No Republicans voted for the bill, named the Inflation Reduction Act of 2022, in the divided 50-50 Senate, forcing Vice President Kamala Harris to break the tie. The measure must return to the House for a concurrence vote after senators passed several amendments Sunday. The House is expected to take the bill up again on Friday. If the House concurs, President Joe Biden has indicated he will sign it.Read More
The Biden administration’s oft-touted talking point that employment has boomed under the administration is misleading and instead simply a natural recovery from pandemic losses, economists told the Daily Caller News Foundation.
Facing consecutive quarters of negative gross domestic product (GDP) growth, sky-high inflation and plummeting consumer sentiment, the Biden administration has routinely cited a low unemployment rate and strong on-paper jobs creation as positive results of President Joe Biden’s economic stewardship. But the notion that these figures represent booming job creation is misleading since the economy has merely rebounded by adding back jobs that were lost during the pandemic and has still yet to reach pre-pandemic levels, economists told the DCNF.Read More
The spread between 10-year and 2-year treasuries, a reliable indicator of incoming recessions that has predicted almost every recession in modern economic history, inverted once again overnight Monday amid financial markets turmoil with interest rates rising rapidly, the dollar strengthening and equities markets crashing.
That is almost certainly terrible news for President Joe Biden and Congressional Democrats ahead of the 2022 Congressional midterms. The White House has attempted to highlight relatively low unemployment numbers as signs of a healthy economy, with President Biden on June 3 declaring the latest jobs numbers as “good news.”Read More
The state’s largest business group says Gov. Tony Evers’ could have done better with his latest workforce development effort.
The governor on Tuesday announced plans to spend $60 million in coronavirus stimulus money to try and get more people back to work in the state.
“There is no one-size-fits-all solution to addressing the workforce challenges across our state, so these funds are critically important to encourage regions and communities to develop cutting-edge, long-term solutions to the unique workforce challenges they face,” the governor said.Read More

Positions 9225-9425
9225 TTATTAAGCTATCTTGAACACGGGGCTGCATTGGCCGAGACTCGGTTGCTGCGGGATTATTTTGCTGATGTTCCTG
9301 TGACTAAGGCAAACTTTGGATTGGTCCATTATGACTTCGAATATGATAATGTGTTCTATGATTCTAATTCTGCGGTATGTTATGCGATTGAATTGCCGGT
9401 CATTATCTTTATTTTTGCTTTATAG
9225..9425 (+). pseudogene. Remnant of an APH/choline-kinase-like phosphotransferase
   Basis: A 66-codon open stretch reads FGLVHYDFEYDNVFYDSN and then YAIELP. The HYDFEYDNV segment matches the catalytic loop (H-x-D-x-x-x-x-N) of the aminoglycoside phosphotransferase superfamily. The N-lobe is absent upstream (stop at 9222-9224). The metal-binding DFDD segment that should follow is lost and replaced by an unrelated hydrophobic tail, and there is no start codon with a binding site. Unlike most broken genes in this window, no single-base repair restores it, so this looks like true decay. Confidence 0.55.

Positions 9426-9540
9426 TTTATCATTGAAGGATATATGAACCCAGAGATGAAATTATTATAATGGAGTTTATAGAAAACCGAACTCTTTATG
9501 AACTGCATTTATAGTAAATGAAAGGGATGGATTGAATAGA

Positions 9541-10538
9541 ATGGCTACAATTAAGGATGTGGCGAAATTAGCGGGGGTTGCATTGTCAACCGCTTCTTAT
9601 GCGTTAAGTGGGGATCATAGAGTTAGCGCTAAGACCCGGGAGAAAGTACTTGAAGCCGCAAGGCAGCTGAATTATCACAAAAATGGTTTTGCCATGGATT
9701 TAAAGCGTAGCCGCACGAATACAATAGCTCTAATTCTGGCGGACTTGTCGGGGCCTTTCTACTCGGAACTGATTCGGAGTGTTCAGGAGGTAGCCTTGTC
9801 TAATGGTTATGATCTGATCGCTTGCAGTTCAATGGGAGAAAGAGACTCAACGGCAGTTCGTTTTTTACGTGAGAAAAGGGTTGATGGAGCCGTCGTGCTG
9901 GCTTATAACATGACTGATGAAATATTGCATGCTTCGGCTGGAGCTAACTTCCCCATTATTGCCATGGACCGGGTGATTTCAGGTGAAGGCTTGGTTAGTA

Congressional Democrats passed a $1.75 trillion social spending plan Friday, putting the bill’s fate in the hands of a deeply divided Senate.
The bill funds universal pre-kindergarten, climate change spending, Obamacare subsidies, an extension of the monthly child tax credit payment and more wide ranging spending items. House Republican Leader Kevin McCarthy spoke more than eight hours on the House floor overnight to delay the vote until Friday morning, but afterward it passed 220-213 along party lines with one Democrat opposed.
“We are very excited for what it does for the children, for the families,” House Speaker Nancy Pelosi, D-Calif., said in a press conference after the bill’s passage.Read More
Senate Republicans Monday filibustered Democrats’ bill to fund the government and suspend the debt ceiling, days before a potential federal shutdown and possible debt default.
Republicans vowed for weeks to oppose a debt ceiling increase and urged Democrats to put the provision in their filibuster-proof $3.5 trillion reconciliation bill. But Democrats have thus far refused to do so, and with their bill’s failure Monday, Congress now has just three days to pass a new funding bill to avoid a government shutdown set to begin Friday at midnight.Read More